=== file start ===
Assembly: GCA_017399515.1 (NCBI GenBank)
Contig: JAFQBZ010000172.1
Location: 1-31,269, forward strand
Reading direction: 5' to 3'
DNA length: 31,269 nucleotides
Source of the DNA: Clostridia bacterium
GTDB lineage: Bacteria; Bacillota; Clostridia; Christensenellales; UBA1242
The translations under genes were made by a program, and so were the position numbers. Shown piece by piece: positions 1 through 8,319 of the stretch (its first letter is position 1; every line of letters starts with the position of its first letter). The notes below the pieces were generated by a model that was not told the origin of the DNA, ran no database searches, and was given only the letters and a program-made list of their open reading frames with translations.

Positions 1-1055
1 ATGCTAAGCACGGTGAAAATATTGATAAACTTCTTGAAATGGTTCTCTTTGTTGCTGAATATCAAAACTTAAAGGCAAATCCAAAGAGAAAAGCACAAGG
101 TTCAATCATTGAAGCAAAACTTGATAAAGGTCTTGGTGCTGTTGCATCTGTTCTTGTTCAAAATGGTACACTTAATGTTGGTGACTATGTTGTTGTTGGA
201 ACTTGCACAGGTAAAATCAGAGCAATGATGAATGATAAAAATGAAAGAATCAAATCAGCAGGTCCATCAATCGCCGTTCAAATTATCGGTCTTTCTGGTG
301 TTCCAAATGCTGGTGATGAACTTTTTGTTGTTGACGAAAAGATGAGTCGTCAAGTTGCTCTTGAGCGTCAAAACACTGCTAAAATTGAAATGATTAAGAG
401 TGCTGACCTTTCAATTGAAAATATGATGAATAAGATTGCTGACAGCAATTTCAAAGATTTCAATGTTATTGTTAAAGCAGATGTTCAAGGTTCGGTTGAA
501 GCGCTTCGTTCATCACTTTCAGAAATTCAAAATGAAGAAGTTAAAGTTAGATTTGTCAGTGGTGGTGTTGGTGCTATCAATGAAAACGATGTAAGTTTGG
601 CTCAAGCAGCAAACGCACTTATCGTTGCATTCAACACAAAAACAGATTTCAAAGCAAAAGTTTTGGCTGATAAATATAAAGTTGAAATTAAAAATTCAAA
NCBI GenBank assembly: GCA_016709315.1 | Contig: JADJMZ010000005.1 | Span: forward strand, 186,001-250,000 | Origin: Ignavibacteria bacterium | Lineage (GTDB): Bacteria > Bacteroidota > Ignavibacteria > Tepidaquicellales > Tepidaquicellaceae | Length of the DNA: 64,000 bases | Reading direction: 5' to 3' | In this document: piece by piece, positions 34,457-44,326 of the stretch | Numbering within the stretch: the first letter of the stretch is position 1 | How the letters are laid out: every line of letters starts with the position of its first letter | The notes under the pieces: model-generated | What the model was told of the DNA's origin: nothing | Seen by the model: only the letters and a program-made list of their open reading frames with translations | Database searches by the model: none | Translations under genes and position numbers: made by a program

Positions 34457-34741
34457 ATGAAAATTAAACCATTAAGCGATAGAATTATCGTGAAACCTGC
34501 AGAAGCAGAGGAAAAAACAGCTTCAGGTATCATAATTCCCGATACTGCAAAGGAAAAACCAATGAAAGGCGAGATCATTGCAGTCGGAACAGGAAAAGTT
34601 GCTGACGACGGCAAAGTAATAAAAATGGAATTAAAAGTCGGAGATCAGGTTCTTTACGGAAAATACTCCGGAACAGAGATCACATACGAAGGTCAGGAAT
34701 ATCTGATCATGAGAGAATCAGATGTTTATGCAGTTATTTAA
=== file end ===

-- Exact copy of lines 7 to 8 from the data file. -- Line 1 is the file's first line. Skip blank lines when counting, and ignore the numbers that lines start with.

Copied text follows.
GTDB lineage: Bacteria; Bacillota; Clostridia; Christensenellales; UBA1242
The translations under genes were made by a program, and so were the position numbers. Shown piece by piece: positions 1 through 8,319 of the stretch (its first letter is position 1; every line of letters starts with the position of its first letter). The notes below the pieces were generated by a model that was not told the origin of the DNA, ran no database searches, and was given only the letters and a program-made list of their open reading frames with translations.